“The true measure of a man is how he treats someone who can do him absolutely no good.” ~Samuel Johnson
For example, think about when people ask you to do things for them. You probably form expectations about what they’ll do for you in return. If there’s a hint of what’s in it for me, chances are you’re headed for some resentment.
This can be difficult to assess before taking action. If a friend is moving (again) and asks for your help (again) maybe you’re thinking to yourself “I better help because I know I’ll need it when I move next year.”
Next year when you move what happens if your friend doesn’t show up? Booyah!
When you give without expectations—only when you’re comfortable giving for the sake of it—you’re less likely to resent people for letting you down. A heart that is full of gratitude has little room for conceits or resentment. I utilize something called a gratitude list. Whenever I’m feeling stressed, resentful, or angry, I put pen to paper and write down at least ten things I’m grateful for in that particular moment. It’s difficult to resent what you don’t have when you’re focusing your energy on what you do have.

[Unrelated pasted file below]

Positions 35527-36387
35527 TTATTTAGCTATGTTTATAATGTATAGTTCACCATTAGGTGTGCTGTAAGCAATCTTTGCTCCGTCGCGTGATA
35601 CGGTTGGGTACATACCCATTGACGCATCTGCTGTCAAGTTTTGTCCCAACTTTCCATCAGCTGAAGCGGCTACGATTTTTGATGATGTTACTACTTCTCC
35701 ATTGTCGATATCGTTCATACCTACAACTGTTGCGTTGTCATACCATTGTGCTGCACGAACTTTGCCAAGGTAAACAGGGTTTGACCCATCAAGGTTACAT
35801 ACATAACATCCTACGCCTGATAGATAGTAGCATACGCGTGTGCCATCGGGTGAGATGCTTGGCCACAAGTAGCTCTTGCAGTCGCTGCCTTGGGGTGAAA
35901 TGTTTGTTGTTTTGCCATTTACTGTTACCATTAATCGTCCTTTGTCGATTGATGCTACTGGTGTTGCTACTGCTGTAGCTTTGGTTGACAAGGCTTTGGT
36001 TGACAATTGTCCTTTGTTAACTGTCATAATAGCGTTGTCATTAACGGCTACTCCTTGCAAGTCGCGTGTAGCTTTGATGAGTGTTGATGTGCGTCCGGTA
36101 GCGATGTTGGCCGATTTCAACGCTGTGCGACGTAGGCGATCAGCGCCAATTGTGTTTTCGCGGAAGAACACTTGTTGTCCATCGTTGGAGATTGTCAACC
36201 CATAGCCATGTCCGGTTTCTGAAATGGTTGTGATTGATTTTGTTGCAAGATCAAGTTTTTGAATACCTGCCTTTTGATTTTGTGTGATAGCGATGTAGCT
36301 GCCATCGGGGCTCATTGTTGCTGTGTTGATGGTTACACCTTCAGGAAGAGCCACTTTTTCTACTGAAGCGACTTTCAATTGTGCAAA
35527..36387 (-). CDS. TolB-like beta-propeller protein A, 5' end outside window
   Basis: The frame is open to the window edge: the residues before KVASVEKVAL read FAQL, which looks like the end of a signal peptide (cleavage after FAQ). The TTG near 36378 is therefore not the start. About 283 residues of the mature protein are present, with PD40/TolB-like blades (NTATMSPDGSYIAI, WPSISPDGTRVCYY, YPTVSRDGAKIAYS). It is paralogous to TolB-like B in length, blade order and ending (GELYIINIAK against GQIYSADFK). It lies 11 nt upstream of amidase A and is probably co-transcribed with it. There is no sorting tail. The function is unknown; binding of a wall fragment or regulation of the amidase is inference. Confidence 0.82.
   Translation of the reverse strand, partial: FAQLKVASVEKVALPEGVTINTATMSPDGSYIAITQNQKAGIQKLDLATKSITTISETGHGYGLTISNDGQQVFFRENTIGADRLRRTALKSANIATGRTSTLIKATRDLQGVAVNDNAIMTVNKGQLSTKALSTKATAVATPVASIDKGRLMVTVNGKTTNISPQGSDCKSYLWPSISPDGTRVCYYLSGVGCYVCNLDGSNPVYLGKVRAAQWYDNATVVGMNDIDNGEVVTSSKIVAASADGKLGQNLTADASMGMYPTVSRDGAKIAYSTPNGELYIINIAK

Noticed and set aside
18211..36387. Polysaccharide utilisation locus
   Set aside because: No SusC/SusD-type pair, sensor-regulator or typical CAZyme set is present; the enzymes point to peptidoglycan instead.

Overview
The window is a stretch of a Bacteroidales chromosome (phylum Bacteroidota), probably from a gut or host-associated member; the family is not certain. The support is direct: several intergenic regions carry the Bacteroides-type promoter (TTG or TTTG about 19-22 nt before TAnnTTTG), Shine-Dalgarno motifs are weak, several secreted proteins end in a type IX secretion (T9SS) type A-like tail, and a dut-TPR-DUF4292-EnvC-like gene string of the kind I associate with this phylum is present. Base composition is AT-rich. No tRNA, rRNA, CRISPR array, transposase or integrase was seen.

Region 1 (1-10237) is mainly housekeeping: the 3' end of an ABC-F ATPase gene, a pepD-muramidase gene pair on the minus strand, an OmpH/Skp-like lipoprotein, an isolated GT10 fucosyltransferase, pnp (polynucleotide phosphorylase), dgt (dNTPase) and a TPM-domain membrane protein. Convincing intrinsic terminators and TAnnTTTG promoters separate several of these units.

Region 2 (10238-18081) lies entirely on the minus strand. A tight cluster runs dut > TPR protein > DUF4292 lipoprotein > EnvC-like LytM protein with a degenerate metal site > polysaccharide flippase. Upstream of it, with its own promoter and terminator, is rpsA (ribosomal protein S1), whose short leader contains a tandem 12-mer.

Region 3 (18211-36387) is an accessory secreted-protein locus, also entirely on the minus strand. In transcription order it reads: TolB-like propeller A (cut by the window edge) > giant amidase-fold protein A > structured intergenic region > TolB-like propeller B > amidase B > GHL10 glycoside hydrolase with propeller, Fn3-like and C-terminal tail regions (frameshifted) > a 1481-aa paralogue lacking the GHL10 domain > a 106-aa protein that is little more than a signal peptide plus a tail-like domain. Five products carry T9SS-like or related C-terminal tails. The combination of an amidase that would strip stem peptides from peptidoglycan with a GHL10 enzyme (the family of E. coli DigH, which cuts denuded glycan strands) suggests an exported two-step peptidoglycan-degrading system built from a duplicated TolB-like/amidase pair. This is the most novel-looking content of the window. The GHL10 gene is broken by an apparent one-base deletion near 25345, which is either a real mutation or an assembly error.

Reducing resentment takes practice and mindfulness,but first, you have to become aware of how they manifest and why.
Let’s face it: none of us is always kind. Human nature dictates we’ll act with one eye on what’s in it for us, at least occasionally. And I think that’s okay, as long as we make an effort whenever possible to do good for the sake of it.
Releasing expectations doesn’t mean you give other people permission to treat you thoughtlessly. It just means you check in with your motivations and give because you want to; and then ask for things directly when you want them. People who truly care about you will be there for you in return.